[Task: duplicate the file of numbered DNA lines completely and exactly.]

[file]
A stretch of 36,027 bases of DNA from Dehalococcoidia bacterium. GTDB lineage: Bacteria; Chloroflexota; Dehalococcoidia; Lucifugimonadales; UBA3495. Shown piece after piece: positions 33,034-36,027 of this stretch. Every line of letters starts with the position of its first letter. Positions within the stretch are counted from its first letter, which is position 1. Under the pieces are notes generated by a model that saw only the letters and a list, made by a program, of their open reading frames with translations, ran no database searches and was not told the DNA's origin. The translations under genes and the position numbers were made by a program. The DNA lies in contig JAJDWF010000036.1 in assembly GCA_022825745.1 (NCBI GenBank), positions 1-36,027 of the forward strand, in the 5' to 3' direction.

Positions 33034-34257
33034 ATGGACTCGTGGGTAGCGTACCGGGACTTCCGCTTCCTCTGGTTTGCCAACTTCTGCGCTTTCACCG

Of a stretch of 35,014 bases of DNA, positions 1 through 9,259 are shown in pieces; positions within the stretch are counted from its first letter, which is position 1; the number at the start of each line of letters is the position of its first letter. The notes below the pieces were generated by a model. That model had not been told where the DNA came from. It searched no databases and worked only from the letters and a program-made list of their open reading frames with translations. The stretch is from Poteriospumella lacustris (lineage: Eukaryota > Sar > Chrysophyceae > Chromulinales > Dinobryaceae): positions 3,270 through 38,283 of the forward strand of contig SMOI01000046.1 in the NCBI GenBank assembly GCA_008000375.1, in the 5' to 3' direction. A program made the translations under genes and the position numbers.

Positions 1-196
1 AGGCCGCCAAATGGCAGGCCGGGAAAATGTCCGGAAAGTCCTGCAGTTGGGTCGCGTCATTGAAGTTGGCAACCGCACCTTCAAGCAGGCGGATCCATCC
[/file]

A stretch of 36,027 bases of DNA from Dehalococcoidia bacterium. GTDB lineage: Bacteria; Chloroflexota; Dehalococcoidia; Lucifugimonadales; UBA3495. Shown piece after piece: positions 33,034-36,027 of this stretch. Every line of letters starts with the position of its first letter. Positions within the stretch are counted from its first letter, which is position 1. Under the pieces are notes generated by a model that saw only the letters and a list, made by a program, of their open reading frames with translations, ran no database searches and was not told the DNA's origin. The translations under genes and the position numbers were made by a program. The DNA lies in contig JAJDWF010000036.1 in assembly GCA_022825745.1 (NCBI GenBank), positions 1-36,027 of the forward strand, in the 5' to 3' direction.

Positions 33034-34257
33034 ATGGACTCGTGGGTAGCGTACCGGGACTTCCGCTTCCTCTGGTTTGCCAACTTCTGCGCTTTCACCG

Of a stretch of 35,014 bases of DNA, positions 1 through 9,259 are shown in pieces; positions within the stretch are counted from its first letter, which is position 1; the number at the start of each line of letters is the position of its first letter. The notes below the pieces were generated by a model. That model had not been told where the DNA came from. It searched no databases and worked only from the letters and a program-made list of their open reading frames with translations. The stretch is from Poteriospumella lacustris (lineage: Eukaryota > Sar > Chrysophyceae > Chromulinales > Dinobryaceae): positions 3,270 through 38,283 of the forward strand of contig SMOI01000046.1 in the NCBI GenBank assembly GCA_008000375.1, in the 5' to 3' direction. A program made the translations under genes and the position numbers.

Positions 1-196
1 AGGCCGCCAAATGGCAGGCCGGGAAAATGTCCGGAAAGTCCTGCAGTTGGGTCGCGTCATTGAAGTTGGCAACCGCACCTTCAAGCAGGCGGATCCATCC